Is Disney a company that is "too big to fail?" That phrase has been used to describe the banking industry and the domestic automotive industry during their respective bailouts in 2007-2008 with the Emergency Economic Stabilization Act and the $700B Troubled Asset Relief Program (TARP).

Will the tech and cable giants inherit the Magic Kingdom?

I don't know if we can genuinely consider Disney and companies with similar entertainment industry interests to be in the same category of essential services or critical to our national security, such as the banking or automotive industries. But they are huge employers and generate a great deal of revenue. Additionally, their reach and influence in other sectors such as retail and restaurants are considerable, so any failure of these companies could cause significant systemic issues within our economy.

Should the United States government consider a "bailout" similar to banking and automotive for companies like Disney? A large-scale debt restructuring? I can't say that for sure. I'm not even confident that it is currently feasible under the current economic and political conditions.

What I do think is more likely is that these companies could end up becoming devalued. Their assets could end up for sale to the only other companies with enough cash to buy them wholesale, or in large pieces, such as Apple and Amazon, and Netflix, and existing media/telecom/cable infrastructure giants such as ViacomCBS, AT&T, Comcast, and Charter Communications. 

The latter group has already made significant content investments with recent mergers and acquisitions, such as AT&T's 2018 $108B purchase of Time Warner, which begot WarnerMedia and HBO Max. But WarnerMedia has its own problems now and has begun its own round of layoffs (potentially in the thousands) and major cost-cutting measures.

Goofy idea: Mouse, meet Scrooge McCupertino

Certainly, with a nearly $200B war chest, a company like Apple has more than enough cash on hand to buy Disney's IP assets entirely. There's no question that Cupertino, who has projects in place like Foundation on Apple TV Plus, wants to boost its profile in the entertainment space and own content IP itself to compete with the media giants.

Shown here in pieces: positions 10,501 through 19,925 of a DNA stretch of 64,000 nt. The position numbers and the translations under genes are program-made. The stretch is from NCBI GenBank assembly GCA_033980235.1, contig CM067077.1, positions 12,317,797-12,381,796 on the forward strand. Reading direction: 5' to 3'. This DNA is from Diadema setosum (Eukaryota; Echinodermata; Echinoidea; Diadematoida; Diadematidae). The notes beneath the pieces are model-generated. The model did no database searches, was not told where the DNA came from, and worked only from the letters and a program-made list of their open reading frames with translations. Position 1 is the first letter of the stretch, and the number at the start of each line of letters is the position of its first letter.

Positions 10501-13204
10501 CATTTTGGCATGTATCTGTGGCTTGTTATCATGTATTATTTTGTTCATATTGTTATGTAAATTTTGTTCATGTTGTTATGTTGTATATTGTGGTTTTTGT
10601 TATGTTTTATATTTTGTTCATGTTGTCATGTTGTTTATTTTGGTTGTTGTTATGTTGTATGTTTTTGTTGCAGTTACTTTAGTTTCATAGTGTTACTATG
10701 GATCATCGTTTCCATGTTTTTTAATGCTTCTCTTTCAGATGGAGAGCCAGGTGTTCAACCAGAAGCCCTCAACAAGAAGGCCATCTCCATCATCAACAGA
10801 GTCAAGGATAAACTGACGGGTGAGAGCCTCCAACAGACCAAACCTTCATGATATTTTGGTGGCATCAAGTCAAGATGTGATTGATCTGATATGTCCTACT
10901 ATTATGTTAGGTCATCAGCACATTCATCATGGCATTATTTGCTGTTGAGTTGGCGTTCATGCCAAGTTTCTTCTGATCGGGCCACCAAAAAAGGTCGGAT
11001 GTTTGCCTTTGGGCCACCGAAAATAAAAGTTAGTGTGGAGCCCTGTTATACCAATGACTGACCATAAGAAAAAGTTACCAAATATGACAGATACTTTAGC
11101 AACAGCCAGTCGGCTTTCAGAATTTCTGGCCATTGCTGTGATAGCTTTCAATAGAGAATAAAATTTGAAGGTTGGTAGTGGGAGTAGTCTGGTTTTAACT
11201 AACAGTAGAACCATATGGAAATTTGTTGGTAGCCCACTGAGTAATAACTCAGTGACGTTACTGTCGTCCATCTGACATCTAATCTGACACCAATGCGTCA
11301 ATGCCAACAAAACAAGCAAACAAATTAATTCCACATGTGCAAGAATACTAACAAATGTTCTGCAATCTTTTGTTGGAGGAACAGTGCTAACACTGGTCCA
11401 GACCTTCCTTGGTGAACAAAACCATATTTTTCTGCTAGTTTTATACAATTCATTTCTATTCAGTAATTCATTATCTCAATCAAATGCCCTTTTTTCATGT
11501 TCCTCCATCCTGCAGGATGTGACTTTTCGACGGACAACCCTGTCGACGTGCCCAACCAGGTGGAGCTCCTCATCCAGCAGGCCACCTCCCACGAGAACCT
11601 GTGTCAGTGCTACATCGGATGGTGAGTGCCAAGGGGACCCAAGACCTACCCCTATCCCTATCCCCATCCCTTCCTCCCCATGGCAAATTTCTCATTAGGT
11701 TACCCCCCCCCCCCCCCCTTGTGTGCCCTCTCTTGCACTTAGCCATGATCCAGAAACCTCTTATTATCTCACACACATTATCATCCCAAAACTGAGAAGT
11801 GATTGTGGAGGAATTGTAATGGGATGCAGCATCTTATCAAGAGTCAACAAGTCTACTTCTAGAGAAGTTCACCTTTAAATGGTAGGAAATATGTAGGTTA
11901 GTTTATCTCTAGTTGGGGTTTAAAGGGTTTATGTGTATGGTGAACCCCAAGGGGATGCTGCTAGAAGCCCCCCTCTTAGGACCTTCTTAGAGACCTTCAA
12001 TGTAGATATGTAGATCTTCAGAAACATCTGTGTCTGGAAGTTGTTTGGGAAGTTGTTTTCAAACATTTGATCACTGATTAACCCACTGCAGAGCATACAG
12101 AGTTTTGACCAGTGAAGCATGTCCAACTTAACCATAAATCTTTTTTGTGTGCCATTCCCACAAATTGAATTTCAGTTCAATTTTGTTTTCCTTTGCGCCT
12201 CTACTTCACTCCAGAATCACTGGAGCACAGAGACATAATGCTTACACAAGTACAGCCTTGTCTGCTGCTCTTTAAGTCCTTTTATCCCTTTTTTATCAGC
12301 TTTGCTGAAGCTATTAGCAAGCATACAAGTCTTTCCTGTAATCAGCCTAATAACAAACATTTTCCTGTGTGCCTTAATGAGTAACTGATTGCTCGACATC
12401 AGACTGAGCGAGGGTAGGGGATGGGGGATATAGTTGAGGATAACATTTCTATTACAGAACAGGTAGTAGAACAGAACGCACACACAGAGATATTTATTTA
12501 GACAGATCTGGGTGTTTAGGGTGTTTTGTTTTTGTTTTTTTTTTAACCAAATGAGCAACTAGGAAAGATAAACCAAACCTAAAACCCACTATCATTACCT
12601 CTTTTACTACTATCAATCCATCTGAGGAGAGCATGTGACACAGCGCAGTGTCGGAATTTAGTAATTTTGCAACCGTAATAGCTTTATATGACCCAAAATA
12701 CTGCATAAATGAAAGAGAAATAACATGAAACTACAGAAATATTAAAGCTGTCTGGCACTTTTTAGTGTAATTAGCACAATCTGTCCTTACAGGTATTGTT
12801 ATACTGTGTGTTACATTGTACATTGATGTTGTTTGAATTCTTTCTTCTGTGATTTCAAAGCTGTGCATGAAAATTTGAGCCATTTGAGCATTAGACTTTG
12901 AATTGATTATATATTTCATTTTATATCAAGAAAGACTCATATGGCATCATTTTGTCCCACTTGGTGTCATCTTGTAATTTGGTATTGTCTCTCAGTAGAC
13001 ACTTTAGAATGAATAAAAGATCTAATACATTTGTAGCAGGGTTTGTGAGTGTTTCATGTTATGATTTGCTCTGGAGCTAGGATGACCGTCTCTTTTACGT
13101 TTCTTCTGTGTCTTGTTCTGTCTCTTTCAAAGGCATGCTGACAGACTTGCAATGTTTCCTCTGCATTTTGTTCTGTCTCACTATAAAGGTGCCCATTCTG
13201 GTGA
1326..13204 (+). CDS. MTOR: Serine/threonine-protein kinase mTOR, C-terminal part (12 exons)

But even if it was devalued, resulting in a lower-priced transaction for Apple, there's the issue of Disney's debt and all of the physical assets in terms of the parks and resorts that Apple will not want, especially if they continue to lose money for years or are deemed no longer financially viable. That's probably around one-third of the Disney company's valuation right there, anywhere between $50B and $100B depending on who is doing the math. 

In 2019, before the pandemic's height, the Parks, Experiences, and Products division accounted for approximately $26B of the company's $69.6B in revenue, by far its largest profit center -- it's now losing $2B per quarter. I could see Apple paying as much as $100B for just the studios, all the IP, and the streaming services -- but it would not want the parks on its balance sheet.

That's all fine and good, assuming somebody wants those park assets -- and I think it's questionable that anyone does in their current form. It's not like they have value without all the characters, rides, attractions, and the intellectual property from the films. You can't turn them into generic amusement parks. 

So if Apple (or another large media player with the cash to burn) doesn't want those parks, they'll have to license the use of the IP to someone that does in order to divest them. Complete divestment seems like a possibility for some foreign parks, such as those in China and Japan, and the cruise line, assuming the ships aren't stripped of their Mickeyness. But the cruise lines are in bad shape, too, as are vacation resorts.

Yes, the real estate itself has value, but not as much as if it were a profit center. Sure, you could demolish a ton of it and re-develop it -- Florida itself is a huge real estate and housing destination for people fleeing urban centers like New York and San Francisco -- but that would be a massive and expensive project in and of itself.

I don't have good answers for resolving these existential entertainment industry issues or making Disney a healthy company again. If you have any good ideas, Talk Back and Let Me Know.